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The debate over the US federal budget is polarized. Republicans and Democrats want to cut the deficit and national debt – but agree on little else. The Hamilton Project brought experts together to examine the root causes of the deficit. Drawing on existing research and recommendations, they offer ideas based more on facts than on ideology. Their suggestions highlight a range of issues, including misplaced incentives and moral hazards that encourage excessive expenditure and imprudent behavior. The proposals are not easy reading – the terminology is often technical, and some of the ideas are more controversial than they might seem at first blush – yet the insights are fresh. getAbstract recommends this compilation to policy makers, economists, and students of finance and economic development.


The Nation’s Future

Those debating the US federal budget deficit agree that the current level of debt is unsustainable, but they concur on little else, since they are disputing a vision not just of fiscal policy but of the nation’s future. The US confronts high unemployment, falling real wages and increasing inequality, plus the threat of declining competitiveness in the global economy. Any proposal to cut the deficit will affect these concerns, and the health and nature of American society. In the past, the federal government played a key role in issues that shaped the future vitality of the nation, such as infrastructure, education and research. However, the 2013 sequester is set up to reduce the budget for “domestic nondefense discretionary spending” to “historic lows as a share of GDP,” limiting government’s role in these sectors. In the short term, policy makers have been able to curb the budget deficit with a range of measures, including the sequester. Expansion of earned benefits payments could mean the deficit will increase in the long term, and a mounting deficit would limit the US government’s ability to respond to its challenges.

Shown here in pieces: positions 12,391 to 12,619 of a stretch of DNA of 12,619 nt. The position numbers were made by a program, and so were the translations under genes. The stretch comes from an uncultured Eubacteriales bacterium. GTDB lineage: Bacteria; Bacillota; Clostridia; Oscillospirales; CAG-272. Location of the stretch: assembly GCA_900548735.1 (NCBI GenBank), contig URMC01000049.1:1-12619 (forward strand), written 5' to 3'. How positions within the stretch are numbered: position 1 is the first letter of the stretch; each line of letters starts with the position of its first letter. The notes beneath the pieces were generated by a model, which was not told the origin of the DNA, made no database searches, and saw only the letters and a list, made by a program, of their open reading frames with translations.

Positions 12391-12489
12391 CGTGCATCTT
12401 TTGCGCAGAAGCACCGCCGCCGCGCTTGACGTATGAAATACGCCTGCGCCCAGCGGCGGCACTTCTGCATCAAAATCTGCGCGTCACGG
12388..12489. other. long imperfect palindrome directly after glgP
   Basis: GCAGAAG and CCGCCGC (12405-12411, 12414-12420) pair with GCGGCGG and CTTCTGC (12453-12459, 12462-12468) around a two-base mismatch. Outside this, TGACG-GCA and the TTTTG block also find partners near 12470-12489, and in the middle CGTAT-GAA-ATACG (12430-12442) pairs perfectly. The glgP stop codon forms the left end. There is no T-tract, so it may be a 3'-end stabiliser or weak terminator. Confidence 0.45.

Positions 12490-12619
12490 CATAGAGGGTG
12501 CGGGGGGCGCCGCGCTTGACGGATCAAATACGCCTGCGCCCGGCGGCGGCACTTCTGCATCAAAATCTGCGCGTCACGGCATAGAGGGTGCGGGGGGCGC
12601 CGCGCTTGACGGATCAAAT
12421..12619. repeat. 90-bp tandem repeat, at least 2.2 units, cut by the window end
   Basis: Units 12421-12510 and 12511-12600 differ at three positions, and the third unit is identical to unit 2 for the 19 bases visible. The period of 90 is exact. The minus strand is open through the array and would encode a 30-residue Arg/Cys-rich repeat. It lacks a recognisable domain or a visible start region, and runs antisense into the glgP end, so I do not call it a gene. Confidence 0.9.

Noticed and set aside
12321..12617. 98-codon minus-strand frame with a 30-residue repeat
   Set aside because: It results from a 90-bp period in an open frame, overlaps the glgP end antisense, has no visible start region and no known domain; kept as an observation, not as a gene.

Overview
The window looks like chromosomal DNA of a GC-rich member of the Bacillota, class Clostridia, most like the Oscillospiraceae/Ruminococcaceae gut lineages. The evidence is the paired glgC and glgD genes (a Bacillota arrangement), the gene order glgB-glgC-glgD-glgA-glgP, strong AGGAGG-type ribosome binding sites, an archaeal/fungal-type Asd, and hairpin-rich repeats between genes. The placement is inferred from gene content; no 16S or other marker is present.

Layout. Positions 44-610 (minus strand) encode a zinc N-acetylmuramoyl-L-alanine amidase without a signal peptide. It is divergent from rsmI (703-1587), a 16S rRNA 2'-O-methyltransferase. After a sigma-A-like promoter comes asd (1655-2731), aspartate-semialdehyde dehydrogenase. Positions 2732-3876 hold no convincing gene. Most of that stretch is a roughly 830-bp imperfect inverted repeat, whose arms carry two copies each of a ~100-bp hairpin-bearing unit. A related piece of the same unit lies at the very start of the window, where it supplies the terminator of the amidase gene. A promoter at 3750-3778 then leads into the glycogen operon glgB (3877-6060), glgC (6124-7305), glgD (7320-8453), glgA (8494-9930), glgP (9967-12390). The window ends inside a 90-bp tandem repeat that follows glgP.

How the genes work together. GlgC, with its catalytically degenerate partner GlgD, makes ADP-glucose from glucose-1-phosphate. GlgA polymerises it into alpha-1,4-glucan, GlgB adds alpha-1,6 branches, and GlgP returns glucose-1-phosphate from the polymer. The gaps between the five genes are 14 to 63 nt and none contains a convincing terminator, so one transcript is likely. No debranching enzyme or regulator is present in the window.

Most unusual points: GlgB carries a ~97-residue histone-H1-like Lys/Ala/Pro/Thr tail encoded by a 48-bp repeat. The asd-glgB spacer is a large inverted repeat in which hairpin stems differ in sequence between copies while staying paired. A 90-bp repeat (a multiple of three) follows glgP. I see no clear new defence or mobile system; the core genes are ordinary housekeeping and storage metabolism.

The Hamilton Project commissioned...

About the Authors

Michael Greenstone and Adam Looney are senior fellows at the Brookings Institute’s Hamilton Project, a nonprofit public policy organization, where Karen Li is a policy coordinator and Max Harris and Jeremy Patashnik are research assistants.

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